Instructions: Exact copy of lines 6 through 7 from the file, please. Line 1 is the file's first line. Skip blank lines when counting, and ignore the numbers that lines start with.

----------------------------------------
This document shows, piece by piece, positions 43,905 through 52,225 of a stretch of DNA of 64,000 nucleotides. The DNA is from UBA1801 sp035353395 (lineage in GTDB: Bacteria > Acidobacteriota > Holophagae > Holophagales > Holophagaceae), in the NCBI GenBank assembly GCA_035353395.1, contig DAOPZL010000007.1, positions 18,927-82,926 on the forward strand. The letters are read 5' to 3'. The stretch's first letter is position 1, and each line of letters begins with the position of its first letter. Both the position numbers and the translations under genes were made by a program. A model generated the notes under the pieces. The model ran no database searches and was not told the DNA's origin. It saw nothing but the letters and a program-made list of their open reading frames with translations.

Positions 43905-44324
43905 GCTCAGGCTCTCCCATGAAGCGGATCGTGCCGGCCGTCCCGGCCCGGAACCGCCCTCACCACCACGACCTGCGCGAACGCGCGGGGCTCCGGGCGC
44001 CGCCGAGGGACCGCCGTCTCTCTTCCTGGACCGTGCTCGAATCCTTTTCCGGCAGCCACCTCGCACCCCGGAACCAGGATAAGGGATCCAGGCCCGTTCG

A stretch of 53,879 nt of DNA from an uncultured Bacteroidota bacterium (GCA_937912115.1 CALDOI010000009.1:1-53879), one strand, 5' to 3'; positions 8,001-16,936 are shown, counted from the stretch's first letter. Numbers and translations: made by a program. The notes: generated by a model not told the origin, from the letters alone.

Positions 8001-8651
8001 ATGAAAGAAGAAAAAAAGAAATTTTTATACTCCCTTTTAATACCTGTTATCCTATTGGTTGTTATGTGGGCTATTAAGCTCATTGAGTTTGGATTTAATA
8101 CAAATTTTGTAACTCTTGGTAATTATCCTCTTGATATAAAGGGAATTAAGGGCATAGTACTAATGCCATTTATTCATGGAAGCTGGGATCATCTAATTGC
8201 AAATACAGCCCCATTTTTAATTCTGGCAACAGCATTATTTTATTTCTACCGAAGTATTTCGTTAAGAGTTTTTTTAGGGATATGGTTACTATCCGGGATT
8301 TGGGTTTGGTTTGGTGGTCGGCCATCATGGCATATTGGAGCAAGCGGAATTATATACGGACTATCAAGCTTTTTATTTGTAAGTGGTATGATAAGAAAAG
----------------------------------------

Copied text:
Positions 8001-8651
8001 ATGAAAGAAGAAAAAAAGAAATTTTTATACTCCCTTTTAATACCTGTTATCCTATTGGTTGTTATGTGGGCTATTAAGCTCATTGAGTTTGGATTTAATA